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History professor named distinguished lecturer by national organization


 History Professor James Downs has been selected as a Distinguished Lecturer by the Organization of American Historians.

History Professor James Downs has been selected as a Distinguished Lecturer by the Organization of American Historians.

History professor James Downs has been recognized by his peers for his ability to teach complex American history topics to audiences of all backgrounds and levels of education.

The Organization of American Historians (OAH) has named Downs as one of its new Distinguished Lecturers. With 7,800 members, OAH is the largest professional society dedicated to teaching American history.

The OAH recommends expert lecturers on a variety of topics to universities, high schools and other organizations. Downs will be a featured lecturer through 2017 and will give lectures throughout the country, including to audiences unfamiliar with his published works. In return, he will donate some of his honorariums to the OAH.

"We're delighted that Jim Downs agreed to serve as one of our new OAH Distinguished Lecturers, starting in 2014-2015,” said Annette Windhorn, OAH lectureship coordinator. “He joins a group of more than 400 historians who work hard to present often complex ideas about U.S. history to general audiences."

Windhorn said the OAH nominating committee’s interest in Downs was sparked by the work Downs did to bring the concepts from his book “Sick from Freedom: African-American Illness and Suffering during the Civil War and Reconstruction,” to the general public. In “Sick from Freedom,” Downs reveals that more than 1 million former slaves became sick or died at the moment of freedom. Following publication, Downs traveled the country giving lectures on the book’s content, and Windhorn said those talks impressed the OAH nominating committee.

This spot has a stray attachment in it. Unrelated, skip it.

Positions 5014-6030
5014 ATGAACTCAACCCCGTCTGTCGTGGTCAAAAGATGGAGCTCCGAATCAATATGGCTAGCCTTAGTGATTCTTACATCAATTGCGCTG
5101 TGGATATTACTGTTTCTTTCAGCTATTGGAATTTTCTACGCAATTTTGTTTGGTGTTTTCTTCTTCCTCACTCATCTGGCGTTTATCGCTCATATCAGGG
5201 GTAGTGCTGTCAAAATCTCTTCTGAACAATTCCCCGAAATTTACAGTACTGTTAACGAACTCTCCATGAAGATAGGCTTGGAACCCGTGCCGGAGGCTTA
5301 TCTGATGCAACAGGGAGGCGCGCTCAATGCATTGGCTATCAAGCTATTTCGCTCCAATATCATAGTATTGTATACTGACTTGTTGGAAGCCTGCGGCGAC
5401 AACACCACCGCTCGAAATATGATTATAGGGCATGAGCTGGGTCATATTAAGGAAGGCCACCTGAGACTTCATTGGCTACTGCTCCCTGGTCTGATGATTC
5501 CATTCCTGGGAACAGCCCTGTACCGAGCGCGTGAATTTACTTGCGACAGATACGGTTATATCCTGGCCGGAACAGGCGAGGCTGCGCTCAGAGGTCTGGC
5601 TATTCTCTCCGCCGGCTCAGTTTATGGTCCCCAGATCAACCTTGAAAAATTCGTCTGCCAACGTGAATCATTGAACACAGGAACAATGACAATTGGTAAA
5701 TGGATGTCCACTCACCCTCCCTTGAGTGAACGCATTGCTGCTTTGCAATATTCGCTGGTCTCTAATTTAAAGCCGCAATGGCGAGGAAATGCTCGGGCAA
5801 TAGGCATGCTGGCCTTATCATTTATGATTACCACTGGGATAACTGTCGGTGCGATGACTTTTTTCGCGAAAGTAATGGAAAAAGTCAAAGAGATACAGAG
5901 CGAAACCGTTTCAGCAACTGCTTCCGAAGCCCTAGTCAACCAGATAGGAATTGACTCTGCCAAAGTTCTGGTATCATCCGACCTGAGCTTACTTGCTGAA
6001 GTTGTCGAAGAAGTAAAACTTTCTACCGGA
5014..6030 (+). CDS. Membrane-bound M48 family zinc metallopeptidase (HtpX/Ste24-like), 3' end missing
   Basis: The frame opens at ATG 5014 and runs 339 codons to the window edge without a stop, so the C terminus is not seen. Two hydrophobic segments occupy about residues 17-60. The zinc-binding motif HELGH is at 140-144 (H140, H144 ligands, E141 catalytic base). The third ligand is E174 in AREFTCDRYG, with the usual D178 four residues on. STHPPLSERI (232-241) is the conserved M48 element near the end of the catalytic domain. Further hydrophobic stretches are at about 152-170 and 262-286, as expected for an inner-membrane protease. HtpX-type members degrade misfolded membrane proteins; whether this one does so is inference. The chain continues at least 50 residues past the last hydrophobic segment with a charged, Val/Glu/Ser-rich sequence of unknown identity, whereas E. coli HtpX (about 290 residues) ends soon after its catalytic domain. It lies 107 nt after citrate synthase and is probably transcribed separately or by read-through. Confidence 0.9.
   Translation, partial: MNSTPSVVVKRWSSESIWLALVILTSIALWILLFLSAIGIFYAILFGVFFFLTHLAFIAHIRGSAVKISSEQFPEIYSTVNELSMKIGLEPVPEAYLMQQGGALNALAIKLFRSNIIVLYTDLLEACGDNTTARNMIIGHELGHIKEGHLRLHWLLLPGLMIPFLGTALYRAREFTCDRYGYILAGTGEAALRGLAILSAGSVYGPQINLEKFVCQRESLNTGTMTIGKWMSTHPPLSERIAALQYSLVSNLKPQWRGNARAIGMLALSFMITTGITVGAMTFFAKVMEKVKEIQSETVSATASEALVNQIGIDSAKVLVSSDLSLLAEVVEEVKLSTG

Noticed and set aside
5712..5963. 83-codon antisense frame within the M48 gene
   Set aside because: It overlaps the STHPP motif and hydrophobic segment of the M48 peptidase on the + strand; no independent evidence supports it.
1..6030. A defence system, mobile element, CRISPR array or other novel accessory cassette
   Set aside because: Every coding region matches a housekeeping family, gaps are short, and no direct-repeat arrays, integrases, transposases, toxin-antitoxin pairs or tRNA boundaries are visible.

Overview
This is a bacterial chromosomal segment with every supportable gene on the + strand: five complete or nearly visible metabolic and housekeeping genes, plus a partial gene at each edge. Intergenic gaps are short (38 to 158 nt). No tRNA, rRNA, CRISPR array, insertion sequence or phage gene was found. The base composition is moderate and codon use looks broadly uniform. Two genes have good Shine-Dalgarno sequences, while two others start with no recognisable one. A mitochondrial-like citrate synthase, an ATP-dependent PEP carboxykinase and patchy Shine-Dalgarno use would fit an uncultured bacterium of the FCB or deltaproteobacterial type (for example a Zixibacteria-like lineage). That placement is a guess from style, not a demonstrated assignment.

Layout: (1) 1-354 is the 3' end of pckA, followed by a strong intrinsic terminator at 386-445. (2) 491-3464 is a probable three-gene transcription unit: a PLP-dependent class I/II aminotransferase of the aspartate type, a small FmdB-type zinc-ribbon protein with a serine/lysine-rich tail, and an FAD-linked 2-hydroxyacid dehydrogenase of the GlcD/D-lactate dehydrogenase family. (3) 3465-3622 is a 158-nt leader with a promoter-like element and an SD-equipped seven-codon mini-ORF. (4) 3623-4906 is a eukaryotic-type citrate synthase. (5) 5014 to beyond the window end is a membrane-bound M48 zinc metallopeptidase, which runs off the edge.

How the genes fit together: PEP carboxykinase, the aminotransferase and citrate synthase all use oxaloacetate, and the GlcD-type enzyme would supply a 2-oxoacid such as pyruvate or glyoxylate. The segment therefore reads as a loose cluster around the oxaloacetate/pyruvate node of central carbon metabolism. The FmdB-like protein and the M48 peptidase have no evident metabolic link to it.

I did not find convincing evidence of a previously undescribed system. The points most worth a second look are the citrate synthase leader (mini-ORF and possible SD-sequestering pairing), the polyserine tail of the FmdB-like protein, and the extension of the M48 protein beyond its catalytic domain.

Much of Downs’ research, lectures and writing is devoted to parts of American history that may have been glossed over or forgotten.  In one upcoming book, he will explore 19th century cholera epidemics. In another, Downs delves into the history of sexuality, including an examination of the 1973 Upstairs Lounge fire in New Orleans that killed 32 people and is the largest-known massacre of gay men in American history. Downs wrote about the Upstairs Lounge fire in TIME magazine in 2013.

Downs enjoys presenting lectures to audiences outside of the College classroom sphere. “I believe in this kind of intellectual work because it allows diverse audiences to engage in topics that they normally wouldn’t,” Downs said.

In addition to his books, Downs contributes regularly to news outlets, including The New York Times, The Chronicle of Higher Education and The Huffington Post.

Journalist Herbert Dyer, Jr. referenced Downs’ Huffington Post piece on African American roots of Memorial Day in an article about the holiday’s significance. 

For media inquiries, please contact:
Deborah MacDonnell (860) 439-2504,

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